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Five Noir Novels of the 1940s and 50s - David Goodis, Robert Polito

“You know me. Guys like me come a dime a dozen. No fire. No backbone. Dead weight waiting to be pulled around and taken to places where we want to go but can't go alone. Because we're afraid to go alone. Because we're afraid to be alone. Because we can't face people and we can't talk to people. Because we don't know how. Because we can't handle life and don't know the first thing about taking a bite out of life. Because we're afraid and we don't know what we're afraid of and still we're afraid. Guys like me.”

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It is hard to stack time for a murder that you did commit, but how about doing the time for one that you didn’t?

It is death on the LONG installment plan.

The days, the weeks, the months weigh heavy, like lead ingots are being tied to your soul. Every day that passes you feel a month older. You start to obsess about all that you had, all that you had planned, and all that you are missing out on that you haven’t even thought of yet. It is all enough to make a man get crazy...crazy enough to break out.

Vincent Parry did not kill his wife.

The trial was a sensation with the wild parties, the dark corner passions, and the unseemly adulteries making the headlines scream. Parry was made out to be a deadbeat, a draft dodger, and a man of loose morals. All of that he could beat back, but when Madge Rapf testified that his wife had whispered as she died that Parry had killed her...well...that sent him to San Quentin for the rest of his life.

Madge is complicated, a woman in an open marriage who made a real play for Parry after he’d staggered away from one of those knock down drag out fights with his wife. He’d played along, but soon realized that Madge wasn’t right for him. In fact, she wasn’t right for anyone. “He told himself she wasn’t really such a bad person, she was just a pest, she was sticky, there was something misplaced in her make-up, something that kept her from fading clear of people when they wanted to be in the clear.”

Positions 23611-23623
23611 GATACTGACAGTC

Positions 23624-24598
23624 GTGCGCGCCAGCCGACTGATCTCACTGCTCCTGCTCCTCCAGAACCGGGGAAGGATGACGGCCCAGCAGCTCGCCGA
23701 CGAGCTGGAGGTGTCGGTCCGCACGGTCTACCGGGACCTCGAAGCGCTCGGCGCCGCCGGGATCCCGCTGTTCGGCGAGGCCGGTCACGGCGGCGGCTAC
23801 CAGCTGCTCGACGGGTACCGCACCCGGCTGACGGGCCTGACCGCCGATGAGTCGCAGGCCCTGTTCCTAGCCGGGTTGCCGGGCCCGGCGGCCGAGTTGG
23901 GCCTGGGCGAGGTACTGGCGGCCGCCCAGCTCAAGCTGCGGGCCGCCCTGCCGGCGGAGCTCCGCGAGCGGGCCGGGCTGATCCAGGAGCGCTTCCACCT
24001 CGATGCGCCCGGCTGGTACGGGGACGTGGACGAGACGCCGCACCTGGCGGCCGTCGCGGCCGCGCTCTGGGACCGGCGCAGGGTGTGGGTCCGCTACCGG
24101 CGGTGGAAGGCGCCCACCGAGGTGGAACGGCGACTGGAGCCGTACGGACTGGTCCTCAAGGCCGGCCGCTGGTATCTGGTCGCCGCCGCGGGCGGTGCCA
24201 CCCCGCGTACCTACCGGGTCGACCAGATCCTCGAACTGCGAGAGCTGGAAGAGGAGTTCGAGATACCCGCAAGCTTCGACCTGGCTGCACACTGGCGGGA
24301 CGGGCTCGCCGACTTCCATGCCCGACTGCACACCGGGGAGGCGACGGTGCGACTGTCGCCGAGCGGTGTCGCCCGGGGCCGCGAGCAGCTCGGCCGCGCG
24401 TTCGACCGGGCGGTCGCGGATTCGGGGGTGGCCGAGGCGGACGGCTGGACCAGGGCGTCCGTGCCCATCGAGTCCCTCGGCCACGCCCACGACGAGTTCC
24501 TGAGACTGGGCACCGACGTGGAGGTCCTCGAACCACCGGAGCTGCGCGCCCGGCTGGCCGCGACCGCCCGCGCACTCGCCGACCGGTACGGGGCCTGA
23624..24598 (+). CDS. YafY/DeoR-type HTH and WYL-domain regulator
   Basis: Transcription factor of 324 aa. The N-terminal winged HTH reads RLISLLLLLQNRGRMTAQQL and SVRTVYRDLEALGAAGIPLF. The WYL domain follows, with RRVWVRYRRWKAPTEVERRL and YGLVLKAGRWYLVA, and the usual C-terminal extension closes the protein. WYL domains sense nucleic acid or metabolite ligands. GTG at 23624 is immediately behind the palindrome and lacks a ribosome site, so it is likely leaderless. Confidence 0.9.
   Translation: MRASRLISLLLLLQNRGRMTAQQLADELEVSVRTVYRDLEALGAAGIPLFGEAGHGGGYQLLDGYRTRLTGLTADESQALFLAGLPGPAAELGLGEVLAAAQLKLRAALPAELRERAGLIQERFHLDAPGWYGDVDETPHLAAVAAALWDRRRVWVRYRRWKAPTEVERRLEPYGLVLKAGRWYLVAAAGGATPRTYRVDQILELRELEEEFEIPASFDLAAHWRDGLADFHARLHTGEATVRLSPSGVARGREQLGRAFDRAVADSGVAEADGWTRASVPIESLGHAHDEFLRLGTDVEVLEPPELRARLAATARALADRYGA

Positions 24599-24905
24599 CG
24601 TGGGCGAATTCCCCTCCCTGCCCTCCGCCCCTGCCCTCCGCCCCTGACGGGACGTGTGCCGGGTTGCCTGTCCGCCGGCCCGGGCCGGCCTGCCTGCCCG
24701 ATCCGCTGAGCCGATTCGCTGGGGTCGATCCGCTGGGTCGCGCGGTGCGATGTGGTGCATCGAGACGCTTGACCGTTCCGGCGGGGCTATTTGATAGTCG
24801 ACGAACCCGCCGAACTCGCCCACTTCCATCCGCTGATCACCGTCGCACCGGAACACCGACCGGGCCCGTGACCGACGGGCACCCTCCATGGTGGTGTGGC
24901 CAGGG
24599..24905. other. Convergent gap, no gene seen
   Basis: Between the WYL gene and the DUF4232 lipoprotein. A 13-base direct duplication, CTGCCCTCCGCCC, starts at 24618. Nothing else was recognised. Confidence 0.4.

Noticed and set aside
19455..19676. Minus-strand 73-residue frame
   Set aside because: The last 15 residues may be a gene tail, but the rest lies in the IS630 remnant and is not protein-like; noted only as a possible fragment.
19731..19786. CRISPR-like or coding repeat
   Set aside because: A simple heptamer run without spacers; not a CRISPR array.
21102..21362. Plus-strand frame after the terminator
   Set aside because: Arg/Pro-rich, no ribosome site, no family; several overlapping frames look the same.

It turns out that she thought Parry was perfect for her. When he dropped her like a gunnysack full of rotten potatoes, she decided that he had to pay.

It was duck soup, escaping from prison. It was as if the prison wasn’t supposed to hold him. Escaping turned out to be the easy part. The manhunt that follows starts to make prison seem like the good old days. It feels like everyone is against him, not just the cops, but everyone who has ever picked up a newspaper with his picture emblazoned over the front fold.

Everyone that is except her.

”She came running up to him. The grey-violet blouse was supplemented by a dark grey-violet skirt. She was little. She was about five two and not more than a hundred. The blonde hair was very blonde but it wasn’t peroxide. And there was a minimum of paint. A trace of orange-ish lipstick that went nicely with genuine grey eyes. She was something just a bit deeper than pretty, although she couldn’t be called pretty.”

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When she learned he had escaped, Irene Janney came looking for him. She had followed the trial and had always thought he was innocent. She was willing to do whatever it took to make sure he got a fair shake. She hid him in her apartment. She even had stacks of his favorite musician Count Basie. ”He switched on the current and got the record under the needle. Texas Shuffle began to roll softly and it was lovely. It clicked with the fact that he had a cigarette in his mouth, watching the smoke go up, and the police didn’t know he was here.”

Bodies keep turning up, and Parry keeps finding himself in the frame. Who is the man in the Studebaker? Who is trying so hard to strap him in the electric chair? Why is Irene Janney trying to help him? Will a new face and a $1000 in his pocket put San Francisco behind him for good?

David Goodis keeps the pressure on the reader from the beginning to the end in this gem of noir. The tough talk, the cigarette smoke, and the man against the world aspects of this story reminded me of the best of James M. Cain.

”Without thinking of it, he reached in a coat pocket, took out a pack of cigarettes and a book of matches. He put a cigarette in his mouth as he looked at the body. Standing there and looking at the body he lit the cigarette.

He was puzzled.

He couldn’t understand why he felt no regret, why he felt no horror at the sight of this dead thing on the ground, this thing he had killed.”

Even just going into a shop for a book of matches or someone on a street corner looking at him with an odd expression on their face or an inquizzitive cabby asking too many questions all add to the suspense. The part that wraps the piano wire tighter around the reader’s own throat is the fear that Parry himself will finally come apart at the seams and give himself up.

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The 1947 film starring Humphrey Bogart and Lauren Bacall based on this book is good, but not one of their best. Now that I’ve read the book I’d like to watch the movie again. By reading the novel I might be able to see the movie with an enriched insight.

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